‘Using Digital Resources for Research and Teaching in Irish Studies’, which will take place on Friday, 9th April, will offer two half-day sessions . Participants may register for one or both of the workshops. The morning session, ‘Integrating Digital Content into Teaching Practices’ will focus on how one can integrate the wealth of primary and secondary resources now available into the field of Irish Studies in the classroom. The afternoon session, ‘New Research Practices using Digital Content’ will introduce participants to a number of freely available tools to transform and, indeed, deform data to discover new patterns, new themes, and new insights.

For more information and instructions on how to register for the above events, please follow the links below to their respective event pages. Please note that places are free but limited. They will be allocated on a first-come-first-served basis numbers so early registration is advised.

Text Encoding with the TEI:

Using Digital Resources for Research & Teaching in Irish Studies:

Susan Schreibman, PhD
Digital Humanities Observatory
Pembroke House
28-32 Upper Pembroke Street
Dublin 2, Ireland

— A Project of the Royal Irish Academy —

Phone: +353 1 234 2440
Fax: +353 1 234 2400
Mobile: +353 86 049 1966

Posted by: Roberto Rosselli Del Turco (rosselli at ling dot unipi dot it)

THATCamp and workshops at DH2010

Those planning to attend DH2010 might be interested in a series of extra events that are happening in the days immediately before the conference itself.

(a) First, there are seven full- and half-day workshops that are scheduled for immediately before DH2010.  All are also hosted at King’s in the same building where DH2010 will occur.  They are all free.  You can read about them at the conference website page:

and register to attend one or more of them via the DH2010 conference registration system.

(b) Second, there will be, for the first time, a THATCamp scheduled to occur with the Digital Humanities conference. THATCamps are user-generated “unconference” on digital humanities.  The THATCamp idea has been developed by the Center for History and New Media at George Mason University, and THATCamp London is jointly sponsored by CHNM, CCH and CeRch at King’s and ADHO. You can read more about the London THATCamp at:

and you can apply to attend via the THATCamp registration form.  The deadline for the THATCamp application is 10 May, 2010.

These events promise to further enrich what is already going to be an exciting experience at DH2010.  I hope that many DH2010 attendees can join us for the workshops and the THATCamp too.

John Bradley
Centre for Computing in the Humanities
King’s College London
Tel +44 (0)20 7848 2680

Posted by: Roberto Rosselli Del Turco (rosselli at ling dot unipi dot it)

2010 DHO Summer School – Registration Now Open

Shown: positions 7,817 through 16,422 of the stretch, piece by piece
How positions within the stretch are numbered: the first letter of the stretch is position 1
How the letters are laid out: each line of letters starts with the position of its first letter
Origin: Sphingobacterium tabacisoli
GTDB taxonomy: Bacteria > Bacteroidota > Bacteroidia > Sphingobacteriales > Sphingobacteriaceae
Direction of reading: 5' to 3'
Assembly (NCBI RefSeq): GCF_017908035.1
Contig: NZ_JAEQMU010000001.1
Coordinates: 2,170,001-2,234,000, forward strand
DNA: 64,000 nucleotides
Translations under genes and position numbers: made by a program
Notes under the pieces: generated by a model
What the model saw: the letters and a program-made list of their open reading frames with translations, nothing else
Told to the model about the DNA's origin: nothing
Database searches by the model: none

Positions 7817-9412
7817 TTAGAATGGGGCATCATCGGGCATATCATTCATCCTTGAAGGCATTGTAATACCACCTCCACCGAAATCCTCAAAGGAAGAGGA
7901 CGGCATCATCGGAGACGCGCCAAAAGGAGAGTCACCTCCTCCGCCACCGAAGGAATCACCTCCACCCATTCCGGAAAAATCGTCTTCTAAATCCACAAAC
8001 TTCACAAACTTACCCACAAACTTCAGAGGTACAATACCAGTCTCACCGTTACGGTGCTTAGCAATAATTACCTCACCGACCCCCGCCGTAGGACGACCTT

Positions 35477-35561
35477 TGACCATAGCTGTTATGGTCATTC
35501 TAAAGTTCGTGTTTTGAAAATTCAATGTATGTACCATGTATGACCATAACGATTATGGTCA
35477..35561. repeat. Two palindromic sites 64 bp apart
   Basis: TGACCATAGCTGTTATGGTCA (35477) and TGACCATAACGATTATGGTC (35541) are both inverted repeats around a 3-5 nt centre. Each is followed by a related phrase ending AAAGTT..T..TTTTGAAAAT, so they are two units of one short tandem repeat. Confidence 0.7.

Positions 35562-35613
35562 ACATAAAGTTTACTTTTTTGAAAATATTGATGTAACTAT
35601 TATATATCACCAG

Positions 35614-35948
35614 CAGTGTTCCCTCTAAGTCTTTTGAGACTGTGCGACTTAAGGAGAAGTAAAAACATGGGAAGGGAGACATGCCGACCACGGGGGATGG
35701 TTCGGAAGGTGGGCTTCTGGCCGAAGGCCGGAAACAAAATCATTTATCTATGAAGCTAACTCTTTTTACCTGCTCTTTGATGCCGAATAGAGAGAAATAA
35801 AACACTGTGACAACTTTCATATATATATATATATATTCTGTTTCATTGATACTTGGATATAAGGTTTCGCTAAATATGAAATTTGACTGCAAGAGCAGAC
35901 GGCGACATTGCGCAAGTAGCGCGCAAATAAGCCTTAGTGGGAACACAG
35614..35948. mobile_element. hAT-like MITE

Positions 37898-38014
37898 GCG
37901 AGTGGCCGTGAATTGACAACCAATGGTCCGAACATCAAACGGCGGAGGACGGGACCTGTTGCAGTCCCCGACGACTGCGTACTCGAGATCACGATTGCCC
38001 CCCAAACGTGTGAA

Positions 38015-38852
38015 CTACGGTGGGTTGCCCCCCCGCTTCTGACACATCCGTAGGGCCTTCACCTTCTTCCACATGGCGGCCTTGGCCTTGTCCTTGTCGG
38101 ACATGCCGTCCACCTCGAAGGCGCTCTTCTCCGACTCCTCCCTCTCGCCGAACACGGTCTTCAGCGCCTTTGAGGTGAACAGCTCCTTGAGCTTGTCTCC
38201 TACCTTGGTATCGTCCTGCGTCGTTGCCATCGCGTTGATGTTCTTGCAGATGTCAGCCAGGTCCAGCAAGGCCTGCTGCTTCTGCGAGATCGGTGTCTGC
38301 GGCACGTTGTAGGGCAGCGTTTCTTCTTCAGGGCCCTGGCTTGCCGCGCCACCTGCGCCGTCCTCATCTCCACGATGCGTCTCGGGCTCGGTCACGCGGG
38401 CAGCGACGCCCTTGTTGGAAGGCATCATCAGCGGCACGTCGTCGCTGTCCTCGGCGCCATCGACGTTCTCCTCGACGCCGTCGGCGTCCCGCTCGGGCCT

The DHO is pleased to announce that registration for the 2010 DHO Summer School, in conjunction with NINEs and the EpiDoc Collaborative, is now open.

The Summer School welcomes registrants from the various fields of the humanities, information studies, and computer science. Workshops and lectures cover subjects as diverse as text encoding, virtual worlds, and geospatial methods for the humanities. These are facilitated by leading experts, with plenty of time during evening activities for informal interaction.

This year, in addition to four-day workshop strands, the DHO is also offering mid-week, one-day workshops. For those unable to attend the entire Summer School, it is possible to register separately for these mid-week workshops and lectures.

As in previous years, the Summer School brings together Irish and International scholars undertaking digital projects in diverse areas to explore issues and trends of common interest. The programme will offer attendees opportunities to develop their skills, share insights, and discover new opportunities for collaboration and research. Activities focus on the theoretical, technical, administrative, and institutional issues relevant to the needs of digital humanities projects today.

The pricing for the full Summer School, as well as one-day workshops and lectures, is available on the registration page:

A number of subsidised places are available for attendees at HSIS institutions. For more information about these places, please contact the DHO Consultative Committee representative at your institution. Names of representatives can be found at:

Full details of the workshop strands, lectures and guest speakers can be found on the Summer School website at:

We look forward to seeing you in Dublin.

Emily Cullen, Ph.D.,
Programme Co-ordinator
Digital Humanities Observatory
28-32 Upper Pembroke Street
Dublin 2

Tel: +353(0)1-2342442

Posted by: Roberto Rosselli Del Turco (rosselli at ling dot unipi dot it)